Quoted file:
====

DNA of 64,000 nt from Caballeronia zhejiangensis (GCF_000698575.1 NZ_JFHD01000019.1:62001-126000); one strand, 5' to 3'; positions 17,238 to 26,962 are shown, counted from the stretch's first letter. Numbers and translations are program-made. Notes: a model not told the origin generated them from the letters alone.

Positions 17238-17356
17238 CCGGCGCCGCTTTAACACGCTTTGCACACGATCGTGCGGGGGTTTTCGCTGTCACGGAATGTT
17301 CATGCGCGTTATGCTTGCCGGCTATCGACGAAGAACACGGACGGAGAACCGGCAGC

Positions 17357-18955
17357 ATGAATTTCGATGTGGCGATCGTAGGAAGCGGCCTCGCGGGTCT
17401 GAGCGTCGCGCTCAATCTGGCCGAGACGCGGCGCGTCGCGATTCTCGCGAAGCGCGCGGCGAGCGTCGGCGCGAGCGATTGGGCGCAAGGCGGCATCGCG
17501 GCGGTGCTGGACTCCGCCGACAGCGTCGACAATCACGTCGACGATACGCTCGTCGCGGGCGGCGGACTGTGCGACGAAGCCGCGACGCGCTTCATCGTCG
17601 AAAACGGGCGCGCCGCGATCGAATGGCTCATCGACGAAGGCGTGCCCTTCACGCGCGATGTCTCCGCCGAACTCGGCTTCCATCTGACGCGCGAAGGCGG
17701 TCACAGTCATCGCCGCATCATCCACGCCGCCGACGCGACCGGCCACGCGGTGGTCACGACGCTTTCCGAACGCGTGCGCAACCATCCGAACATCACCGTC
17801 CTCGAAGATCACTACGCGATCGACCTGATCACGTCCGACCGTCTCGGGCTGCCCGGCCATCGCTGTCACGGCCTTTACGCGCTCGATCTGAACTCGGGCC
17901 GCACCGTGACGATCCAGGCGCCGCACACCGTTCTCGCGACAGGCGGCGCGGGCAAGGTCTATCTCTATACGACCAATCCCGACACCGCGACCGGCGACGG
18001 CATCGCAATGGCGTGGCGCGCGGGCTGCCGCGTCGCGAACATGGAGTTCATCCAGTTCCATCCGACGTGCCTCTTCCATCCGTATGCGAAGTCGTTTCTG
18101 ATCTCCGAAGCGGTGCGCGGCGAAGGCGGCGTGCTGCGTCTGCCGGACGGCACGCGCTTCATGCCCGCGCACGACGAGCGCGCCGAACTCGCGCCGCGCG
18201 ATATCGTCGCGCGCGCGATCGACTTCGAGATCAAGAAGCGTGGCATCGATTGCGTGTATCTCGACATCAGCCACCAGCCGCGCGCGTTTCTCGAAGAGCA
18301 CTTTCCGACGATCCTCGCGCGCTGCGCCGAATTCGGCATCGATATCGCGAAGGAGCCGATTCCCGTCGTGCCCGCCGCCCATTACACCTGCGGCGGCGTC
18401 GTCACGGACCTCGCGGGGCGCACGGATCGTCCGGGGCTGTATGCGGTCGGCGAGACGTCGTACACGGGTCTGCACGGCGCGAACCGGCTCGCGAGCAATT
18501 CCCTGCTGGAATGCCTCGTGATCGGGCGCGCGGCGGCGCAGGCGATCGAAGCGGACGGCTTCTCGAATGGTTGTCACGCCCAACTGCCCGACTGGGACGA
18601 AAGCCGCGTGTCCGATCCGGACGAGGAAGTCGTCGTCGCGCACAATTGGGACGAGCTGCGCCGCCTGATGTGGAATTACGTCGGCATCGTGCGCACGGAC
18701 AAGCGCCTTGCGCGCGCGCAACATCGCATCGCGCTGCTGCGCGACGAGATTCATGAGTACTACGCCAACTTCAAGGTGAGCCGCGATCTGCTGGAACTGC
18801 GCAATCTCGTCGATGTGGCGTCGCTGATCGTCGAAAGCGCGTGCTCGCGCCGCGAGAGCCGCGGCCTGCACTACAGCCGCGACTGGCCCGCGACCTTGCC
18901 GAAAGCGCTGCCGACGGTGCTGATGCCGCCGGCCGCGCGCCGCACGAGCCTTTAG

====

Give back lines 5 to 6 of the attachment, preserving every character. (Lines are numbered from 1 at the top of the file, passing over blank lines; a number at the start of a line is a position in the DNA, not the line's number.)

Positions 17357-18955
17357 ATGAATTTCGATGTGGCGATCGTAGGAAGCGGCCTCGCGGGTCT